State lawmakers want to slow the spread of viruses such as HIV and hepatitis C by making needle exchanges legal in Georgia.
On Tuesday, the Georgia House health committee approved a bill that would limit the liability for providers running such programs, which give intravenous drug users clean syringes.
“We don’t want anyone, including those who inject drugs, contracting these [viruses],” said Rep. Houston Gaines, the bill’s sponsor.
Needle exchanges, such as the one run by the Atlanta Harm Reduction Coalition, are based on the principle of harm reduction; essentially, a focus on limiting the negative effects of drug use.
The bipartisan measure would give organizations that run such programs legal cover.
It would also allow the Georgia Department of Public Health to set rules for needle exchanges and make providers offer other services like HIV screenings and referrals to drug treatment programs.
“Put simply, any measure that reduces the spread of serious infectious diseases is good for the overall health of our state,” Gaines said.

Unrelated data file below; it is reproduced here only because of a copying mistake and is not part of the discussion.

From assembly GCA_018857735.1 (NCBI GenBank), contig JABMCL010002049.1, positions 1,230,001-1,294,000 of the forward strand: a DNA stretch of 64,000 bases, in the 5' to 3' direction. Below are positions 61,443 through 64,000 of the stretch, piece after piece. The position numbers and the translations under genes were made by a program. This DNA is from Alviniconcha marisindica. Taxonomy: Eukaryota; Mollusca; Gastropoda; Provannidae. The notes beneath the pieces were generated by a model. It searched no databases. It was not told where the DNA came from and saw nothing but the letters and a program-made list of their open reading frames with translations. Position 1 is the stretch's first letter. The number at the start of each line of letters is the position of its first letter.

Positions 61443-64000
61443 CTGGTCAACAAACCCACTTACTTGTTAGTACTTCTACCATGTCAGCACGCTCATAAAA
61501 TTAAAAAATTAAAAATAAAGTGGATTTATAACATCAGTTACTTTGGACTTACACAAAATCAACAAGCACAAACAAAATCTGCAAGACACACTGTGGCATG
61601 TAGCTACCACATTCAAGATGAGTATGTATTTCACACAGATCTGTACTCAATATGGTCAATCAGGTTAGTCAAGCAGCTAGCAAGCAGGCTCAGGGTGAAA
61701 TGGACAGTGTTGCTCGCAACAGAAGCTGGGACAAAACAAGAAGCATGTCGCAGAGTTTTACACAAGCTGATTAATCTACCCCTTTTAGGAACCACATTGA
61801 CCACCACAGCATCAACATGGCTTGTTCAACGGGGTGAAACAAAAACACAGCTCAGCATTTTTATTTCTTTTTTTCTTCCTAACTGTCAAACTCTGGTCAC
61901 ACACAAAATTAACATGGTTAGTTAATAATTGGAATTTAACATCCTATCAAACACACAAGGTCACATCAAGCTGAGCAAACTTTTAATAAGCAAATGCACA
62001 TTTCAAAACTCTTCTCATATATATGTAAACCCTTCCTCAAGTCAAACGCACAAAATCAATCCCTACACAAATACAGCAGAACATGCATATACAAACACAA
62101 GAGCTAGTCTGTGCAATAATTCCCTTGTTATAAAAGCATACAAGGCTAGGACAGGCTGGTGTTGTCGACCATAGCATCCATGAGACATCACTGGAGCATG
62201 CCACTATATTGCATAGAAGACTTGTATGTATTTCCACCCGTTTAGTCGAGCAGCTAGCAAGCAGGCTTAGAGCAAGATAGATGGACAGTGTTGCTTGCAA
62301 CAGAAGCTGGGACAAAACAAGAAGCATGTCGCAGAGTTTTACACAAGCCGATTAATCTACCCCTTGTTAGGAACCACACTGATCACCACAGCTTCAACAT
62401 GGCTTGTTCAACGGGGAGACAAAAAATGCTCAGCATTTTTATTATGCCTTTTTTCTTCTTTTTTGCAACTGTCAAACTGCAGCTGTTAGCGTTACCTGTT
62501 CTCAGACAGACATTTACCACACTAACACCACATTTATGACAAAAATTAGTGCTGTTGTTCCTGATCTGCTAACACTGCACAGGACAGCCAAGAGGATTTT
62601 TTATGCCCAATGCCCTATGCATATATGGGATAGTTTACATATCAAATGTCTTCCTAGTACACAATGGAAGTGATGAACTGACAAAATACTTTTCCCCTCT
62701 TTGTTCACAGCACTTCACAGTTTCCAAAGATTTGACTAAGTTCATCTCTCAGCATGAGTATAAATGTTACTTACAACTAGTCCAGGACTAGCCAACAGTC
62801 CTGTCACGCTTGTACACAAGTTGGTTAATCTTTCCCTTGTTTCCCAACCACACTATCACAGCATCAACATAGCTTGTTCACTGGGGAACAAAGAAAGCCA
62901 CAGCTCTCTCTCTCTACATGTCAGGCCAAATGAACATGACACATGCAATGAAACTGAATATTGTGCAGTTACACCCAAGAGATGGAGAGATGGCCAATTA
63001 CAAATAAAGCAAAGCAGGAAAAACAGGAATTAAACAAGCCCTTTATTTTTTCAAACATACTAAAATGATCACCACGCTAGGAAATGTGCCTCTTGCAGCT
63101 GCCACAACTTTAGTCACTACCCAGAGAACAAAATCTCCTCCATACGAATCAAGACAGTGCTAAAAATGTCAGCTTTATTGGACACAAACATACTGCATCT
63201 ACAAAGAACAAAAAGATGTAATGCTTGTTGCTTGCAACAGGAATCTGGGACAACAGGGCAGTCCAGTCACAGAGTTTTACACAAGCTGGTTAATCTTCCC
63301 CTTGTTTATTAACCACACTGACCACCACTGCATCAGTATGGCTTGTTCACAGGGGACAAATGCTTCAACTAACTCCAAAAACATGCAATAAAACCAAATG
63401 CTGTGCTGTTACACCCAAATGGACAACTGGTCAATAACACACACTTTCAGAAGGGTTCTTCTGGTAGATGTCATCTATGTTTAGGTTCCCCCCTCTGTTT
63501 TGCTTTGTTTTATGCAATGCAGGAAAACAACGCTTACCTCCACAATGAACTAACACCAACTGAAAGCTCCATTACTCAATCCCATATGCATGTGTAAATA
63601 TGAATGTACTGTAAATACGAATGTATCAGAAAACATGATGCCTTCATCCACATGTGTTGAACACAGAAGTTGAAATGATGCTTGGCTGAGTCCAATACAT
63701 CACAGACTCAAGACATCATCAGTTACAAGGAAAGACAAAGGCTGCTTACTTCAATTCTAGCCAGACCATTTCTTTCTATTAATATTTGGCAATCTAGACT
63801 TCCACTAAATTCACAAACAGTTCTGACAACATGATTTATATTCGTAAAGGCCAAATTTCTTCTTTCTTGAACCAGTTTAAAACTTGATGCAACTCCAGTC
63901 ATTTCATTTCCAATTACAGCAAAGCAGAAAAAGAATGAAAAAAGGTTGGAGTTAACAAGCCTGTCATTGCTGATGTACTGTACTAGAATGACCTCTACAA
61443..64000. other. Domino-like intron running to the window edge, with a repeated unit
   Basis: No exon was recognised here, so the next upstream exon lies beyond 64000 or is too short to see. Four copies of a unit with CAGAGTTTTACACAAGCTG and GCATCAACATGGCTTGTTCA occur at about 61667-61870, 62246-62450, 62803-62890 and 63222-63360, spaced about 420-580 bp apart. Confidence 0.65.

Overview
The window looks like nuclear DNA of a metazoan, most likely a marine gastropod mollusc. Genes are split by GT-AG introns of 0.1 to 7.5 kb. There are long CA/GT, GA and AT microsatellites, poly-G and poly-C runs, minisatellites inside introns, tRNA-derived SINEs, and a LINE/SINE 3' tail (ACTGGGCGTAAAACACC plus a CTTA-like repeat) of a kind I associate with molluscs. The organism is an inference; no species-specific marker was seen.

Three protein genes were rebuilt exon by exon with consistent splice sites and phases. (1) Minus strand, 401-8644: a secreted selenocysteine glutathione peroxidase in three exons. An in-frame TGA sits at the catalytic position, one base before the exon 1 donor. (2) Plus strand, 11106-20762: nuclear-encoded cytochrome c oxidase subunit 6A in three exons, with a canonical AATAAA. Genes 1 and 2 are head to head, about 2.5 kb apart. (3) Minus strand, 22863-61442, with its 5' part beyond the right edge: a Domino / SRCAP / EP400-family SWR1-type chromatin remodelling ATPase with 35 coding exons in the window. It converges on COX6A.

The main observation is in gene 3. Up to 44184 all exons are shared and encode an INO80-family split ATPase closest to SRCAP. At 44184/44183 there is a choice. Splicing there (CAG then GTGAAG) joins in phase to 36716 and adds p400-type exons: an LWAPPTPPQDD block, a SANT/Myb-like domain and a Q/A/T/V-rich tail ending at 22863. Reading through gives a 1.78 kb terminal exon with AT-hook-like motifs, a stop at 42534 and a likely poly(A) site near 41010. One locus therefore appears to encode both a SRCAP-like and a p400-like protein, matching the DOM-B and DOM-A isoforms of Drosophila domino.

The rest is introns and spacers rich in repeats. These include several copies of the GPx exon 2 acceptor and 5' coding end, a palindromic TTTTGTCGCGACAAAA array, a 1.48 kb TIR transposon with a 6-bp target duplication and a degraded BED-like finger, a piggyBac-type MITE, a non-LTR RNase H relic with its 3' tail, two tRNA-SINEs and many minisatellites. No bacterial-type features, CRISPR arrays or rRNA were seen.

Gaines also cited a recent effort announced by President Donald Trump to stop the spread of HIV in the U.S. in 10 years. The plan targets 48 counties around the country where the spread of the virus is the highest, including four in Georgia.
Experts say stopping HIV transmission won’t be an easy task, but Gaines argues programs like needle exchanges can help in the effort. Rep. Sharon Cooper, chair of the House health committee, agrees.
“It is a major problem in our state,” she said. “We have got to have programs where we can begin to get this epidemic under control.”
State lawmakers made a similar effort to legalize needle exchanges last legislative session, but the bill never made it to the governor’s desk. Gaines says he’s hopeful his measure won’t meet the same fate.